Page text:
Earlier this week, Matthew Kressel explored the Jewish sources underlying Leonard Nimoy’s Vulcan salute and fantasy literature’s greatest time-traveling epics. He is guest blogging for the Jewish Book Council all week as part of the Visiting Scribe series here on The ProsenPeople.
Image from Golemchik by Will Exley (Nobrow, 2015)
The Jews living in Prague in the sixteenth century suffered pogrom after violent pogrom, and so their leader, Rabbi Judah Loew prayed to God for a way to protect his people. In a dream, God showed the rabbi how to craft a golem from the clay of a riverbank, how to animate him by using one of the secret magical names of God inscribed on parchment and placed in the mouth of the form. There was one caveat, however: Rabbi Loew could not use his Golem on the Sabbath, when all work is forbidden.
One Sabbath, Rabbi Loew forgot to remove the parchment from the Golem's mouth, and because the Golem was a creature of magic, he became an abomination. Raging and out of control, the Golem killed many people, Jew and gentile, before Rabbi Loew was able to remove the scrap of parchment, disabling the man-made monster. Terrified of his creation, Rabbi Loew hid the creature away in the attic of the Old New Synagogue, where it remains, according to legend, to this day.
The Golem story is a cautionary tale. One should not attempt to play God, it says. This myth enters pop culture most notably in Mary Shelly's 1818 Frankenstein, which is considered one of the first modern works of science fiction. While the settings and characters are different, the story shares many similarities: Dr. Frankenstein, like Rabbi Loew, sets out to create life from non-life, only to lose control of his creation. Both stories end with the creature waging brutal violence on innocents. We see this plot again in Kubrick's 2001: A Space Odyssey, in which Hal 9000, a sentient computer, is the ultimate golem: created by man, the computer gains independence from his creators and murders the crew of The Discovery. I'm not sure if Kubrick was familiar with the Golem of Prague story—I suspect he was—but if you re-watch 2001: A Space Odyssey and look carefully, you can spot the exact moment the scientists forget to pull the parchment from Hal's mouth, so to speak, and lose control of their creation.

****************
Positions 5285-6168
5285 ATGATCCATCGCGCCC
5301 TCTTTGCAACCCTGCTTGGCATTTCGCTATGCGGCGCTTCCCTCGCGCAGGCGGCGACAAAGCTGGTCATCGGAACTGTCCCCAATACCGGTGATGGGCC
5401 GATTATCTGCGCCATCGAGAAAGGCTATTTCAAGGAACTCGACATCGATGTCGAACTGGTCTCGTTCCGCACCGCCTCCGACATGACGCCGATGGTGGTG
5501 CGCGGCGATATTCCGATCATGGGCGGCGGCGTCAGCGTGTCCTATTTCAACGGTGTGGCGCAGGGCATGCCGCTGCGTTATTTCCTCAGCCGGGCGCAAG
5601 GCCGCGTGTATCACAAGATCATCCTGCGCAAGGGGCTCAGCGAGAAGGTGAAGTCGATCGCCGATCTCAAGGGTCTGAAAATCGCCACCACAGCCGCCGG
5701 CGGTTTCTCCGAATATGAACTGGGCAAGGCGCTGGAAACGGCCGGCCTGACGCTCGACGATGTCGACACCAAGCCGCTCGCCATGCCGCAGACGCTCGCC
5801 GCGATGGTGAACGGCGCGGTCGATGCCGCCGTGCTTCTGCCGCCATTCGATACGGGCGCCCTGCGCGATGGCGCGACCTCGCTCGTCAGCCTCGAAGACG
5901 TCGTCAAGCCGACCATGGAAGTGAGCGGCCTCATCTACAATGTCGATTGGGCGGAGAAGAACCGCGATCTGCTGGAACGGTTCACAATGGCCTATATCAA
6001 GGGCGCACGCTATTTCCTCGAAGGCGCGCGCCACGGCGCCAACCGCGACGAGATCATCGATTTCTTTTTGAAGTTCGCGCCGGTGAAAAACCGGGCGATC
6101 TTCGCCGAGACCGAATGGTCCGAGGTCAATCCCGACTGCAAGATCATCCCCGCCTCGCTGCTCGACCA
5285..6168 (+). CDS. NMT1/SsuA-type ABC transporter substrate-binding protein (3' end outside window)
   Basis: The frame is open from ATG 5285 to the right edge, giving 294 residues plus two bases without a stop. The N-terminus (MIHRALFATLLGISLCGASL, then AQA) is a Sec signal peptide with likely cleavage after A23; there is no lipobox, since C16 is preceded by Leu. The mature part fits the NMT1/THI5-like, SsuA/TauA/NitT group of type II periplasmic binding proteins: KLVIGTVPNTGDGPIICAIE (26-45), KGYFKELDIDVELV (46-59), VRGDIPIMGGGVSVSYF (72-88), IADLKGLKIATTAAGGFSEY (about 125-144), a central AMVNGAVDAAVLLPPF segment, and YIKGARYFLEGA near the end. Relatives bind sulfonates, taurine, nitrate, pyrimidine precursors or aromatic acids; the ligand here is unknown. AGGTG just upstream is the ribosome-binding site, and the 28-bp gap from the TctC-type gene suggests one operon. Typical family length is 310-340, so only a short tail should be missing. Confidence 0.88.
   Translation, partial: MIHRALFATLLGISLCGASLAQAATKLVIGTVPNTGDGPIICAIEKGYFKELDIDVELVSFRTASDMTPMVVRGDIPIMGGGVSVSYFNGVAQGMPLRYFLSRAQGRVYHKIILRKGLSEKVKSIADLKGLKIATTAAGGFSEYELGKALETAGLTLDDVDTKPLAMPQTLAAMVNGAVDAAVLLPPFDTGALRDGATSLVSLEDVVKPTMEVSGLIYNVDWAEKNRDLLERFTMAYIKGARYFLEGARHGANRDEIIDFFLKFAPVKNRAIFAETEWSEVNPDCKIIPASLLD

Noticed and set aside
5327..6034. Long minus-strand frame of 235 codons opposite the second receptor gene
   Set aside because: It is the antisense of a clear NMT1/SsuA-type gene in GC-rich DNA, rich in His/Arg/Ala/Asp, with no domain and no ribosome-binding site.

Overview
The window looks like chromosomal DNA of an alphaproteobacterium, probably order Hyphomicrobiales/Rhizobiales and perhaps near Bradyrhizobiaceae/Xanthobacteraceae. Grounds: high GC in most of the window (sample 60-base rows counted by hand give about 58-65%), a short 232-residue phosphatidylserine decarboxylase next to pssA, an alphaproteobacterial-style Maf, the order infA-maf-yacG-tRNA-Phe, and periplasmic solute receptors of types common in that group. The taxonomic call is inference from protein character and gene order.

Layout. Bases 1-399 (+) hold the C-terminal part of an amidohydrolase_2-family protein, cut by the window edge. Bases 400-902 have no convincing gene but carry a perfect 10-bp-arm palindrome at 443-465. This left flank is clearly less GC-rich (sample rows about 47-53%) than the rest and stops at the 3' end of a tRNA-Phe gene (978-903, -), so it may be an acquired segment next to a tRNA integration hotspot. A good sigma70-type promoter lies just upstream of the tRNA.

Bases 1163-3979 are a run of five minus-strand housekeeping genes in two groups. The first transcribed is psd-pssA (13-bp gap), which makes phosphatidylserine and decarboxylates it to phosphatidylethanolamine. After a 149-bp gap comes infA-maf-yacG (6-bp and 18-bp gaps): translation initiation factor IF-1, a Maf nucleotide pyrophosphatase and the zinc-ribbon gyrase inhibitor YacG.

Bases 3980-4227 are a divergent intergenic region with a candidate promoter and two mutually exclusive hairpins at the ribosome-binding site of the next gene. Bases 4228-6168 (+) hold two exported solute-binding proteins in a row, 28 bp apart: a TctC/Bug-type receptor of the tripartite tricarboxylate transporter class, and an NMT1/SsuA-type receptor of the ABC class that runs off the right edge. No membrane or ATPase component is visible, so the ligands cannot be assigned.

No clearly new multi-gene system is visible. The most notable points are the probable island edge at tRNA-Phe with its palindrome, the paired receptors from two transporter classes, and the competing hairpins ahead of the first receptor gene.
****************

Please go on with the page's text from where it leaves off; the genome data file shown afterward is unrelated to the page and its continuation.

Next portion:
In John Carpenter's Terminator, another computer called Skynet gains sentience and instantly decides humanity is a plague that needs to be wiped out. It initiates a nuclear war and sends very human-looking robots to destroy the survivors, golems if there ever were. The story repeats in Ridley Scott's Blade Runner, where replicants are not only indistinguishable from humans but smarter and stronger too. When the replicants discover they are not real humans and will soon die, they react violently. In the reboot of Battlestar Galactica, the cylons, also indistinguishable from humans, initiate nuclear war a la Skynet in order to gain freedom from humanity's yoke. In last year's Ex Machina, a very humanlike robot uses human empathy to manipulate a stand-in for the viewer, to horrific ends. As these stories approach the present day, the golems appear more and more human, their rebellions ever more and more violent and absolute.
But the myth doesn't end with fiction. The golem has entered the realm of plausibility. Visionary entrepreneur Elon Musk warned of runaway artificial intelligence, "We have to make sure that we don’t do something very foolish. With artificial intelligence we’re summoning the demon." In other words, we have to be careful we don't into being a creature we cannot control, a creature who will wreak violence upon us. The name for that creature is Golem. It is Skynet and it is Hal 9000 and it is Frankenstein's monster, and it's Rabbi Loew's Golem all over again.
So if we are God's golems, as it were, created from clay and filled with the spirit of life, what does that say about our most popular golem stories, where the created one rebels against its creator, often obliterating him? These golem stories, taken in this context, can be viewed as powerful reflections of our shifting relationship with the Creator and how we are continuing to question and challenge the role of God in our lives, certainly a very Jewish thing to do.
Matthew Kressel is a short fiction writer and the co-host of the Fantastic Fiction at KGB reading series in Manhattan with Ellen Datlow. His first novel, King of Shards, was released October 2015 from Arche Press.